"Have seen enough to sooth him in his follies, "And ride him to advantage as I please ?

"Acast. Who merit, ought indeed to rise i'th' world; "But no wise man that's honest shou'd expect it. "What man of sense would rack his generous mind, "To practise all the base formalities


"And forms of business? force a grave starch'd face, "When he's a very libertine in's heart?

"Seem not to know this or that man in public,
"When privately perhaps they meet together,
"And lay the scene of some brave fellow's ruin ?
"Such things are done."

Cast. Your lordship's wrongs have been
So great, that you with justice may complain;
But suffer us, whose younger minds ne'er felt
Fortune's deceits, to court her as she's fair.


Were she a common mistress, kind to all,

Her worth wou'd cease, and half the world grow idle. Acast. Go to, y'are fools, and know me not; I've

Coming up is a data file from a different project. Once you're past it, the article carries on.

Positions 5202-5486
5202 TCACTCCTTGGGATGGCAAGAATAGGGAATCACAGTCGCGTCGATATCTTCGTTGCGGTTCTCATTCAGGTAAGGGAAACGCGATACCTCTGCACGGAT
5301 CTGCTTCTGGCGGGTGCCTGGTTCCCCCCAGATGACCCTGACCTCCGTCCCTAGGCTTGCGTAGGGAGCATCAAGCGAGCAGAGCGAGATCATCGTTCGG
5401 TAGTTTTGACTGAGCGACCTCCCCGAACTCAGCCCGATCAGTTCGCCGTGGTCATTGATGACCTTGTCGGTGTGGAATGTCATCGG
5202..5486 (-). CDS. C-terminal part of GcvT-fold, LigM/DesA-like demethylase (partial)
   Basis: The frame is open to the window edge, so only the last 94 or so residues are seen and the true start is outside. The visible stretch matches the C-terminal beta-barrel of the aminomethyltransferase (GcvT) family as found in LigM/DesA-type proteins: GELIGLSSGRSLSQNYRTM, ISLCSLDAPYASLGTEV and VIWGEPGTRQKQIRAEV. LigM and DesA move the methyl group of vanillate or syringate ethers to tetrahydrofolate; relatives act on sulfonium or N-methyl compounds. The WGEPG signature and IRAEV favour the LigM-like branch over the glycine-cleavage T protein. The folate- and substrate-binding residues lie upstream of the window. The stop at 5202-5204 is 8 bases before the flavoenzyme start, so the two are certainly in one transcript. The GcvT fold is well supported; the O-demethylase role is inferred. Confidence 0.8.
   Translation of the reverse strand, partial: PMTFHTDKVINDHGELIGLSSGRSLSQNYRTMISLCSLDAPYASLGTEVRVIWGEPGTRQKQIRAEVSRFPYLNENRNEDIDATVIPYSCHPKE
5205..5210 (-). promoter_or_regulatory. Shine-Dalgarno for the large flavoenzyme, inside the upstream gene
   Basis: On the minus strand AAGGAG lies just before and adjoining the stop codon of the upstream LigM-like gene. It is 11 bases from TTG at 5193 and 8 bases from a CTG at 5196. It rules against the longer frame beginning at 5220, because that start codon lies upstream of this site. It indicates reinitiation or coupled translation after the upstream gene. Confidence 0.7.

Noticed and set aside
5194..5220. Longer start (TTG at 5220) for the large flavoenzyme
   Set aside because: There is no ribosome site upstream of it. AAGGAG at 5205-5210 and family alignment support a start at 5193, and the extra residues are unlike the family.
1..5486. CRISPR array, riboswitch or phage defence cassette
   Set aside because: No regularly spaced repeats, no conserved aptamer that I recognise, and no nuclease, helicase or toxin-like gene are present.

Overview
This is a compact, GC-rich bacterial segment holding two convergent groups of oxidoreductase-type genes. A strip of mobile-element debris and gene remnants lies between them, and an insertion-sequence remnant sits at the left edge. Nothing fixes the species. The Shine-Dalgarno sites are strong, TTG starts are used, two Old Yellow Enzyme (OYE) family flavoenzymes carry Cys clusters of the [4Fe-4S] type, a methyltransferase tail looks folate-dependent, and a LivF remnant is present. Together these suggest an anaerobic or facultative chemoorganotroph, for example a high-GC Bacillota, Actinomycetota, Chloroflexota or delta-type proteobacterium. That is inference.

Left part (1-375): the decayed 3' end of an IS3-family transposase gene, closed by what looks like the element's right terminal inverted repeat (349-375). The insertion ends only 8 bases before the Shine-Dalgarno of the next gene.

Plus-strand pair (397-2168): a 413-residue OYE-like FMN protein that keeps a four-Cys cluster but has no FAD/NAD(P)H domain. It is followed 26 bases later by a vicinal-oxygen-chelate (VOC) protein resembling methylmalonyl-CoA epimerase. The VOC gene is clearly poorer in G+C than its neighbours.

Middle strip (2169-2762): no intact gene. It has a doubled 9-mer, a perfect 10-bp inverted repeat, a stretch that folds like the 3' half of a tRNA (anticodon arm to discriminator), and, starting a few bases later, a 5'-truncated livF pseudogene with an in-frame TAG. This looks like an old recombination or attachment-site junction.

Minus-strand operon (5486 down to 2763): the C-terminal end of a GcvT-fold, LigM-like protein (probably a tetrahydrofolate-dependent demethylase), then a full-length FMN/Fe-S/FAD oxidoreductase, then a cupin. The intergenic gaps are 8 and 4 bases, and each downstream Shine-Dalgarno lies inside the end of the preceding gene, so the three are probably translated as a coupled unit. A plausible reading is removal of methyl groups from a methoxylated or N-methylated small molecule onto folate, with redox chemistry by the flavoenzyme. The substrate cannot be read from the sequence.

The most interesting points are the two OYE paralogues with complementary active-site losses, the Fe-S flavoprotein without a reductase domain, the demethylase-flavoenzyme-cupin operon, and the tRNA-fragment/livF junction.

Long since, to bear, revenge, or scorn my wrongs,
According to the value of the doer.

You both wou'd fain be great, and to that end
Desire to do things worthy your ambition.
Go to the camp, preferment's noblest mart,
Where honour ought to have the fairest play, you'll


Corruption, envy, discontent, and faction,

Almost in ev'ry band. How many men


Have spent their blood in their dear country's service,
Yet now pine under want, whilst selfish slaves,
That e'en wou'd cut their throats whom now they
fawn on,

Like deadly locusts, eat the honey up,

Which those industrious bees so hardly toil'd for. Cast. These precepts suit not with my active mind; Methinks I would be busy.

Pol. So would I,

Not loiter out my life at home, and know

No farther than one prospect gives me leave.

Acast. Busy your minds then, study arts and men; Learn how to value merit, though in rags,

And scorn a proud ill-manner'd knave in office.


Ser. My Lord, my father!